Stop calling them NFTs: Web3 Gaming boss speaks out amid player backlash

Stop calling them NFTs: Web3 Gaming boss speaks out amid player backlash

Web3 gaming is on the rise, but it has yet to find a wider audience beyond crypto. Developers attempting to introduce digital assets (like NFTs), meanwhile, have faced fierce backlash from players who see them as nothing more than another cynical cash grab in an industry that often plays nickel-and-dime games.

“There’s some bad branding around NFTs in general,” Chris Gonsalves, CEO of Web3 esports platform Community Gaming, told Decrypt at ETH Denver. “Game developers should move to calling them digital assets, digital collectibles, [or] legendary skins. Players are used to buying skins; they are used to buying goods.”

Aiming to change that perspective, Community Gaming announced today that it has joined Game7 – a DAO focused on Web3 gaming – to launch the 3XP Gaming Expo June 8-9 in Los Angeles. It will take place ahead of the games industry’s traditional E3 convention from 13-16. June.

Community Gaming is the official esports partner of the 3XP Expo, which will also feature companies such as Ava Labs, Polygon Labs, Coinbase, Magic Eden, Yield Guild Games, MoonPay and Phantom, as well as the respective makers of Web3 games STEPN, BR1 and EV .io.

In Gonsalve’s view, the slow adoption of Web3 games can be linked to low-quality experiences with incorrect tokenomics and even outright fraud that damages the industry’s reputation.

“Let’s just be real: a lot of these games were bad, they had promises they couldn’t live up to,” he said. “We had the profile picture craze confusing the issue, and players thinking that NFT technology is purely images of expensive animal art.”

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While the previous crop of Web3 games left something to be desired for many gamers, Gonsalves sees a bright future as more and more traditional game studio veterans enter the space – including from major publishers like Activision Blizzard and Riot Games.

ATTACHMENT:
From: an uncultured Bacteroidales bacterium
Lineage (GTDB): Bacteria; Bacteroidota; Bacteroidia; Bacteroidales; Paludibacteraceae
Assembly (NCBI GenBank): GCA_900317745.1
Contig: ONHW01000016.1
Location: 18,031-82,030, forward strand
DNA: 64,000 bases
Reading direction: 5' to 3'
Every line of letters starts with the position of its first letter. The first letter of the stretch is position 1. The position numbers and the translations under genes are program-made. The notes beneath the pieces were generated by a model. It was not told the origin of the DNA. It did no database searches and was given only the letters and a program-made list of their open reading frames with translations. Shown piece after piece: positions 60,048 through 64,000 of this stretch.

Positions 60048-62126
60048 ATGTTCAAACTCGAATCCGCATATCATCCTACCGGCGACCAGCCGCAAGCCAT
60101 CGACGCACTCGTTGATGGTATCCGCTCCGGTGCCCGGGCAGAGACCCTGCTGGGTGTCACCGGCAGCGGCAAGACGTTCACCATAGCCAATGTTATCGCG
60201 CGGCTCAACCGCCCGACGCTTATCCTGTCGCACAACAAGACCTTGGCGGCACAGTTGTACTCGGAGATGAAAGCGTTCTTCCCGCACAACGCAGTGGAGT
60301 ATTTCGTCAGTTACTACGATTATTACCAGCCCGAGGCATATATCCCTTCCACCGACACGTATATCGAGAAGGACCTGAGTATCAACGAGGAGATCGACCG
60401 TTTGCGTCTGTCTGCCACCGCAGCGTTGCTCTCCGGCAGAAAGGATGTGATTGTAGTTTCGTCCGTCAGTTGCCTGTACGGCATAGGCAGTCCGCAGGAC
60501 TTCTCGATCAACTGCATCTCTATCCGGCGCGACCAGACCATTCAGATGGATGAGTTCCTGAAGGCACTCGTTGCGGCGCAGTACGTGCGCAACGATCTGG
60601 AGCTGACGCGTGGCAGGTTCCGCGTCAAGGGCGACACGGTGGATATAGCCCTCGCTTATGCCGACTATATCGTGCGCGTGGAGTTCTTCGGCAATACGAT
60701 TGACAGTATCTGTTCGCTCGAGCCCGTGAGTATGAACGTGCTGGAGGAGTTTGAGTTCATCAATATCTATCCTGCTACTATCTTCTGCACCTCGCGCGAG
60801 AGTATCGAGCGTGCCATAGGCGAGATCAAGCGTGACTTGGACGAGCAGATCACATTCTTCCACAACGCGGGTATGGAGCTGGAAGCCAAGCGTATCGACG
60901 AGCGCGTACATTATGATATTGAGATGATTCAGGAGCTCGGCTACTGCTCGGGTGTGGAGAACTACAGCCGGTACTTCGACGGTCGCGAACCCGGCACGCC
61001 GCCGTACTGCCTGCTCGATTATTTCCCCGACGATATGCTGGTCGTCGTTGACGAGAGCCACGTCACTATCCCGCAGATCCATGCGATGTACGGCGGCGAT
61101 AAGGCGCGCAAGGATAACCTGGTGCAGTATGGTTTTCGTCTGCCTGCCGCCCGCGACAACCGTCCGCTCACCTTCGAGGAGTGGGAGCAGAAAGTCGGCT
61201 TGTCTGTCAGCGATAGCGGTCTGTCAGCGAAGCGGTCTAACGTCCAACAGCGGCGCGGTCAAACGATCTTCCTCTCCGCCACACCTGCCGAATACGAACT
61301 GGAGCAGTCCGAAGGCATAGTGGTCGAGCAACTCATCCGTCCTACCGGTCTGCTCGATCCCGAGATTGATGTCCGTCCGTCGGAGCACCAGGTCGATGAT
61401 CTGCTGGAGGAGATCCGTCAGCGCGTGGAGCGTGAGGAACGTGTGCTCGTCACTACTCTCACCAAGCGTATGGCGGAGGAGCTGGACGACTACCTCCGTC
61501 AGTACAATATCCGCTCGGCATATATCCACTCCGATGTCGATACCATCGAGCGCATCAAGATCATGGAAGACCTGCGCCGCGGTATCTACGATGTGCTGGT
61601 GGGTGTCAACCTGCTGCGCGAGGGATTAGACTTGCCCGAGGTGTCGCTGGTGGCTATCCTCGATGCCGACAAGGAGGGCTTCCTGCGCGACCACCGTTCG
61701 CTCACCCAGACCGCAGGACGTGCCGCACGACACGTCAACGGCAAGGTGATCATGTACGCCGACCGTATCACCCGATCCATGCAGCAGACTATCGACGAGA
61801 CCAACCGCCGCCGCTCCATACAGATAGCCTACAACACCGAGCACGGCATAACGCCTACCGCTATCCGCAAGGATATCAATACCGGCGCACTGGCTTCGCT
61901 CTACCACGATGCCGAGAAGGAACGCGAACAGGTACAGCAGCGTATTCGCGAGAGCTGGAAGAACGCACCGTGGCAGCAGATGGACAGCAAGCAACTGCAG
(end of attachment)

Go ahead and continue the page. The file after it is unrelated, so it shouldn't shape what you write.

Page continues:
“They know what it takes to build a game,” he said. “They know how long it takes, which is why they don’t call them NFTs, and they don’t lead with ‘rah rah blockchain’ and tokenomics.”

Gonsalves said these developers make fun games that can stand toe-to-toe with titles that players spend hours playing — like Valorant, Call of Duty and Hearthstone.

Last month, a group of video game industry veterans teamed up to form Web3 gaming company Avalon Corp, raising $13 million in funding in a round led by Bitkraft Ventures with participation from Hashed, Delphi Digital, Coinbase Ventures and others. Electronic Arts founder Trip Hawkins is also involved in Web3 gaming, which joined gaming startup Games for a Living to develop games based on blockchain technology.

Such moves could be indicative of the kind of shift Gonsalves sees ahead, as more and more seasoned game developers bring their knowledge into the Web3 world – developing immersive games that put fun over economics. Digital asset ownership and potential token rewards don’t mean much if people don’t actually want to play the game.

“[Gamers] is not going to appreciate it if the game is not fun, Gonsalves said. “So the focus has really shifted to higher quality games [with Web3 features] which is only additive to that experience.”

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